A commitment ceremony is comparable to a wedding but it is not legally binding. Throughout the ritual, two individuals express their passion for each other and promise to live the remainder of their lives jointly. Occasionally the ritual incorporates customs from weddings; other times partners get entirely imaginative with their ceremony and just talk directly to one another with no extravagances.
In the past, commitment ceremonies have been utilized by mates who couldn't lawfully get married by the church or the state because of the fact of their citizenship, sexual preference, or ethnicity. Numerous partners still utilize commitment ceremonies to secure themselves to one another without going through the lawful steps marriage requires.
"We know that these types of ceremonies and informal unions have been happening for hundreds, if not thousands, of years due to same-sex couples being forbidden to marry by many religions or just being frowned upon by certain cultures in history. There are recorded examples throughout history of same-sex unions, which were recognized by their communities but not through formal religious or legal means." - Kim Hefner, Professional Photographer
There are captivating grounds on why millennial couples opt for commitment ceremonies rather than legally acknowledged marriages. Foremost, in many governments around the world same-sex union is still not a permitted possibility. Another major cause that partners have commitment ceremonies is that the legal aspect of obtaining marriage meddles with their outlook of the day they dedicate their lives to one another. For instance, some states mandate you to have an officiant or spectator at your betrothal. If you prefer it to be just the two of you, a commitment ceremony is a more satisfactory alternative. Other duos can't get their marriage license in time or they choose not to be lawfully attached due to financial or tax reasons.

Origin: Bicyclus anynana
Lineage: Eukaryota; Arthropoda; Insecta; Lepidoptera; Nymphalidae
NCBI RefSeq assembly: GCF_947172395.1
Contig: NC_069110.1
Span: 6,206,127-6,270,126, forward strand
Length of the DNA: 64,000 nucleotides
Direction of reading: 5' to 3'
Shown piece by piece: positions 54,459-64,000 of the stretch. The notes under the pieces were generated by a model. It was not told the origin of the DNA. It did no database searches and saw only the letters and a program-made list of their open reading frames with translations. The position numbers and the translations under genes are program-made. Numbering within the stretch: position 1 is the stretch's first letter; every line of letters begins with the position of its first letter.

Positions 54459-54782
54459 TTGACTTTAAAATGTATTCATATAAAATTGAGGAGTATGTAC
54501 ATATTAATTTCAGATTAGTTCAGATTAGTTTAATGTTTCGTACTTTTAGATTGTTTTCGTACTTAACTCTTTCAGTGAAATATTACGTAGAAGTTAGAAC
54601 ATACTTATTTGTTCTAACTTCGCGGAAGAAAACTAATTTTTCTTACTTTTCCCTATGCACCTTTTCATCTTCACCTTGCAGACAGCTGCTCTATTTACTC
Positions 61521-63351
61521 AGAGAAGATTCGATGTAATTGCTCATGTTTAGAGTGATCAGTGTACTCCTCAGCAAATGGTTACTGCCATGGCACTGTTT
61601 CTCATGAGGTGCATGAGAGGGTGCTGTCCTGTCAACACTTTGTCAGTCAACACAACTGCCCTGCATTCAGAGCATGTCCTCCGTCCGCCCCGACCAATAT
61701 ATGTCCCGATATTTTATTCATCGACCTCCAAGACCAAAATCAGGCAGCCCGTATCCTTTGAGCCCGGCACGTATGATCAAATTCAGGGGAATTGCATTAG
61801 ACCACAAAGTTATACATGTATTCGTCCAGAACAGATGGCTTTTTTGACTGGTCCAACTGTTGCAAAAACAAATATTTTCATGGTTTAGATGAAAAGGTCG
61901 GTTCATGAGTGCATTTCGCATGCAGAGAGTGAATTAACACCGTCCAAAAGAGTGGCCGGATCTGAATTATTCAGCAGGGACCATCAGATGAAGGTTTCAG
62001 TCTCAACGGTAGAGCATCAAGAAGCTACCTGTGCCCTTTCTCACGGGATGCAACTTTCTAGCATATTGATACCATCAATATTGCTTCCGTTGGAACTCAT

Any duo who desires to have a commitment ceremony can have one regardless of their sexual orientation, religion, nationality, race, etc. Even those who are lawfully able to get united can choose to have a commitment ceremony as an alternative since they aren't formally acknowledged by the church or state, there are no regulations. Since the ceremonies aren't governed by any laws, the location and desired context or style in which you decide to wed is completely up to you as a couple. The possibilities are endless with this decision because the rule book doesn't exist. The only important factor and one rule are that you make this day about the two of you!